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DARMSTADT, Germany — A New Hampshire-based credit union serving Americans in Germany released a warning this month that about 5,700 member accounts may have been put at risk.

The Service Credit Union, which is mainly at Army and Air Force bases in southern Germany, said its database was not compromised, but a secondary handler was hacked into and credit card numbers were stolen.

The statement issued out of the corporate office in Portsmouth, N.H., read that they “recently received notification from Visa that an intrusion into the computer system of a merchant has occurred and may have potentially put cardholder data at risk.”

Credit union officials said only Visa numbers were stolen out of the Card Systems Solutions database, not Social Security numbers, so this incident should not lead to any type of identity theft.

Richard E. Tolle, senior vice president of the overseas operation for SCU, said the defensive measures the credit union is taking should protect members from any unauthorized card usage.

“I think we have the situation pretty under control,” Tolle said during a telephone interview Tuesday from his Kaiserslautern office on Pulaski Barracks. “The most important thing is that SCU members either look on their paper statements or e-statements to see if there has been any unauthorized activity in their accounts. If so, they should report it immediately and they will not be held liable for any of the unauthorized transactions.”

So far, Tolle said, members’ accounts have been clear of unauthorized use as a result of the hacking. Plus, all members whose information may have been compromised received a letter of warning that their cards would be blocked as soon as new cards were issued.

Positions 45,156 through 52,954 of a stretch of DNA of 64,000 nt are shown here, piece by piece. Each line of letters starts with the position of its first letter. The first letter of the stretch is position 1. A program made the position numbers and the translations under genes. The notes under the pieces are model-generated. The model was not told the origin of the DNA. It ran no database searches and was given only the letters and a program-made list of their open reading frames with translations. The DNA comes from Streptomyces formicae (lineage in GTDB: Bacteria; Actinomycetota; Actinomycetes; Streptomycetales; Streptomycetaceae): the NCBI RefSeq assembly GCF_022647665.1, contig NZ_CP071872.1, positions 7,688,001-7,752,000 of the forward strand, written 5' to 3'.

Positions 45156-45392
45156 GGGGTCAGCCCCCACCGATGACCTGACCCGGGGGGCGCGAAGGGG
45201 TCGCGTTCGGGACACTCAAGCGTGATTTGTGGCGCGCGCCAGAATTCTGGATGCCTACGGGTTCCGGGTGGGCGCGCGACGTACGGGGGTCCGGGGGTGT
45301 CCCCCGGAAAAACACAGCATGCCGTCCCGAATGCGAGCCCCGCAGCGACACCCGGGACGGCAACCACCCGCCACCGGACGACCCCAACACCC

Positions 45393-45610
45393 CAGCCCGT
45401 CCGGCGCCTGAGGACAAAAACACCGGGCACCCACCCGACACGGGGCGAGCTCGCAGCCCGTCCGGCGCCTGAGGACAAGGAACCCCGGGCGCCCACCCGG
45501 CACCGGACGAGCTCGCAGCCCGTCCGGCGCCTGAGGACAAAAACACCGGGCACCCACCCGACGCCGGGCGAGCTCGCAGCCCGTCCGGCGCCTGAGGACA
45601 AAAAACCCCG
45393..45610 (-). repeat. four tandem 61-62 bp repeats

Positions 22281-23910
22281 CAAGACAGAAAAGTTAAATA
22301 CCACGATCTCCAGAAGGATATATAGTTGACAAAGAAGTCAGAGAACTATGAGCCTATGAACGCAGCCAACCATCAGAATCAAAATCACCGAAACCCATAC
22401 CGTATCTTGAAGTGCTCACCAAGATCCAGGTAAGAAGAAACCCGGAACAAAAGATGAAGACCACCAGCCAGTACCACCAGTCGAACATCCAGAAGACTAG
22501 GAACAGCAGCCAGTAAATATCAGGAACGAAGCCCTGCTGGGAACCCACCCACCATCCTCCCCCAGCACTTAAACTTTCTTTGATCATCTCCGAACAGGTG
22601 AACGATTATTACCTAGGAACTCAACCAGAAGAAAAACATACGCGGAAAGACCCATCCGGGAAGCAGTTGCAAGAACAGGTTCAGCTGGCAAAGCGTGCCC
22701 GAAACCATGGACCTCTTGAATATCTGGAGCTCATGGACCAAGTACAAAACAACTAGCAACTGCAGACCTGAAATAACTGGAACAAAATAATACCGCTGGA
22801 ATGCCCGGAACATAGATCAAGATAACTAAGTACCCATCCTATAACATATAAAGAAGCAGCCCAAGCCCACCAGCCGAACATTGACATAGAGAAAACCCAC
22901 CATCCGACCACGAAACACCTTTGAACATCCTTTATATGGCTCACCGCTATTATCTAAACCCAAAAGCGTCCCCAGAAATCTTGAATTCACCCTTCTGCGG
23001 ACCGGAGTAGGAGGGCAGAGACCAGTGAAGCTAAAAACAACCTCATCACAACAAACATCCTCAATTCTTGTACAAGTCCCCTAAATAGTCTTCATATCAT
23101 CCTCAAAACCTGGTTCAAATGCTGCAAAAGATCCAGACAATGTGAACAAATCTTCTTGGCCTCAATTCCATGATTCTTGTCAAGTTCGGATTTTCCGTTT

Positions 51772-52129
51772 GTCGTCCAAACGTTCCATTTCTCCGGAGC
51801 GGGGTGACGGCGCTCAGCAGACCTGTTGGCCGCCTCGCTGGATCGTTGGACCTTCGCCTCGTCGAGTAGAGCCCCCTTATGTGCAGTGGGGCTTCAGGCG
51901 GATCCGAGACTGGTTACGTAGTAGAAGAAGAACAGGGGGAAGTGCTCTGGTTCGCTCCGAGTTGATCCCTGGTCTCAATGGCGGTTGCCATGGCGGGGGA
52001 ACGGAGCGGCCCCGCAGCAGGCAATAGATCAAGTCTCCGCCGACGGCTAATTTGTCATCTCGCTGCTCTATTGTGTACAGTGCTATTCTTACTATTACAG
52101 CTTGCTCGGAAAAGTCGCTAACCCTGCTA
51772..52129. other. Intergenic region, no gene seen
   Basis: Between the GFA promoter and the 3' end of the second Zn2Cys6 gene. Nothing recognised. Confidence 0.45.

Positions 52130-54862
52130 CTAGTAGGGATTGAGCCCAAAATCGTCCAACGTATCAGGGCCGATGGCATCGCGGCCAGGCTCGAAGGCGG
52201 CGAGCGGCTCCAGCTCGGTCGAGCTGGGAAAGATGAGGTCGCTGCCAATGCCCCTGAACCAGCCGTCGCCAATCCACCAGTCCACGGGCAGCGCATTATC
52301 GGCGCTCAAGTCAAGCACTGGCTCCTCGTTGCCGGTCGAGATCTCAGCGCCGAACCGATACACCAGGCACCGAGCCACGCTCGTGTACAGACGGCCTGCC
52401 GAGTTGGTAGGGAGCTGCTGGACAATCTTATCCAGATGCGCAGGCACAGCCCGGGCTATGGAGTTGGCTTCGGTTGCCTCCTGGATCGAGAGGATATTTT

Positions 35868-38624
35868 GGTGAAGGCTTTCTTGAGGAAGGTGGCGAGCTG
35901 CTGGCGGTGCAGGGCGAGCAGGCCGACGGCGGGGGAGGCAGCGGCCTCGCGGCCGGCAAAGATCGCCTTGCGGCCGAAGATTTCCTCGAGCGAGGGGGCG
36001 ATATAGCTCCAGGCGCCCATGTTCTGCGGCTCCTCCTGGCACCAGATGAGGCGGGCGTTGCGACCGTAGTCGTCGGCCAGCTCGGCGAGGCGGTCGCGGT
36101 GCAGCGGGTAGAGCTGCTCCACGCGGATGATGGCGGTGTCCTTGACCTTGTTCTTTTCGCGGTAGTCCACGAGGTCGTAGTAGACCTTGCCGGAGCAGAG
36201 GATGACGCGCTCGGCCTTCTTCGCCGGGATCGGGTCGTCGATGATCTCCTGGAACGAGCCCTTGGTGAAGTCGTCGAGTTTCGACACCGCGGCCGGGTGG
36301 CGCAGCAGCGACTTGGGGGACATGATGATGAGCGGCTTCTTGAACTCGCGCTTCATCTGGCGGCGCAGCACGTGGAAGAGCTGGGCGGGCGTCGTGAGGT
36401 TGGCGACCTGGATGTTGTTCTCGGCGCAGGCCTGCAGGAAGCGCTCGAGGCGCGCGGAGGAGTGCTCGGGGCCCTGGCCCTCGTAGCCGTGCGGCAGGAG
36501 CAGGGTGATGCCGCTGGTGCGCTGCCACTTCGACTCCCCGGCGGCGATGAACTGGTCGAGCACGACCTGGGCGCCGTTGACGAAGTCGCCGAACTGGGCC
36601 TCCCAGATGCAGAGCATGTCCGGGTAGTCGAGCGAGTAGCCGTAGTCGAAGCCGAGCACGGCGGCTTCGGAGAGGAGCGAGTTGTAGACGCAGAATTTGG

Tolle said cards should have been blocked Monday and new cards should have been in mailboxes Tuesday.

Also, new personal identification numbers will arrive in a separate mailing envelope, he said.

Tolle said he did not have exact numbers of how much all the Visa card replacements for the 5,700 members would cost, but he estimates it’s somewhere around $25,000. The corporate statement sent in the mail suggests that members file a complaint with the Federal Trade Commission if they feel their card has been further compromised or that they’re targeted for identity theft.

The FTC can be contacted online at www.consumer.gov/idtheft or by phone at 1-877-IDTHEFT.

Members could also contact SCU at 800-936-7730, ext. 620 or through the Web at www.servicecu.org.

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